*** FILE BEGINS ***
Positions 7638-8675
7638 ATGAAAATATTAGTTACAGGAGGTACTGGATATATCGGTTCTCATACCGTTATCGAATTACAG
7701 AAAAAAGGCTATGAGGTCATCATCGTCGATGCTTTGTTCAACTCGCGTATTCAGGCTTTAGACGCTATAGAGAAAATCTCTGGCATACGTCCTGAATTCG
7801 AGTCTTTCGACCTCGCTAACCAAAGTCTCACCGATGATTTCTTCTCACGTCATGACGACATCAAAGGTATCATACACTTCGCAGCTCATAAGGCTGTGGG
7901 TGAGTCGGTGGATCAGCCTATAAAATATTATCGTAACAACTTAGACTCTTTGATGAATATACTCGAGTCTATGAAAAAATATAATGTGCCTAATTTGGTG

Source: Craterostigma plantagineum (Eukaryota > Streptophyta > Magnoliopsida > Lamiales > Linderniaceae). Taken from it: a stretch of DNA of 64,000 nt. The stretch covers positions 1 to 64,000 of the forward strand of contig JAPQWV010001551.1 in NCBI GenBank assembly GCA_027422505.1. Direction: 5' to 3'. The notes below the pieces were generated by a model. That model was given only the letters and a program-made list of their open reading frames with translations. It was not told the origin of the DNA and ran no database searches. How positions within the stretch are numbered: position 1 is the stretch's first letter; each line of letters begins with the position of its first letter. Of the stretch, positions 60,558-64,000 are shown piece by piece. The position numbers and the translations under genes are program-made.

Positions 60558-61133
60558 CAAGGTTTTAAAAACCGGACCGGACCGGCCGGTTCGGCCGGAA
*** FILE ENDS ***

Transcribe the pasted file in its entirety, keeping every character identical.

Positions 7638-8675
7638 ATGAAAATATTAGTTACAGGAGGTACTGGATATATCGGTTCTCATACCGTTATCGAATTACAG
7701 AAAAAAGGCTATGAGGTCATCATCGTCGATGCTTTGTTCAACTCGCGTATTCAGGCTTTAGACGCTATAGAGAAAATCTCTGGCATACGTCCTGAATTCG
7801 AGTCTTTCGACCTCGCTAACCAAAGTCTCACCGATGATTTCTTCTCACGTCATGACGACATCAAAGGTATCATACACTTCGCAGCTCATAAGGCTGTGGG
7901 TGAGTCGGTGGATCAGCCTATAAAATATTATCGTAACAACTTAGACTCTTTGATGAATATACTCGAGTCTATGAAAAAATATAATGTGCCTAATTTGGTG

Source: Craterostigma plantagineum (Eukaryota > Streptophyta > Magnoliopsida > Lamiales > Linderniaceae). Taken from it: a stretch of DNA of 64,000 nt. The stretch covers positions 1 to 64,000 of the forward strand of contig JAPQWV010001551.1 in NCBI GenBank assembly GCA_027422505.1. Direction: 5' to 3'. The notes below the pieces were generated by a model. That model was given only the letters and a program-made list of their open reading frames with translations. It was not told the origin of the DNA and ran no database searches. How positions within the stretch are numbered: position 1 is the stretch's first letter; each line of letters begins with the position of its first letter. Of the stretch, positions 60,558-64,000 are shown piece by piece. The position numbers and the translations under genes are program-made.

Positions 60558-61133
60558 CAAGGTTTTAAAAACCGGACCGGACCGGCCGGTTCGGCCGGAA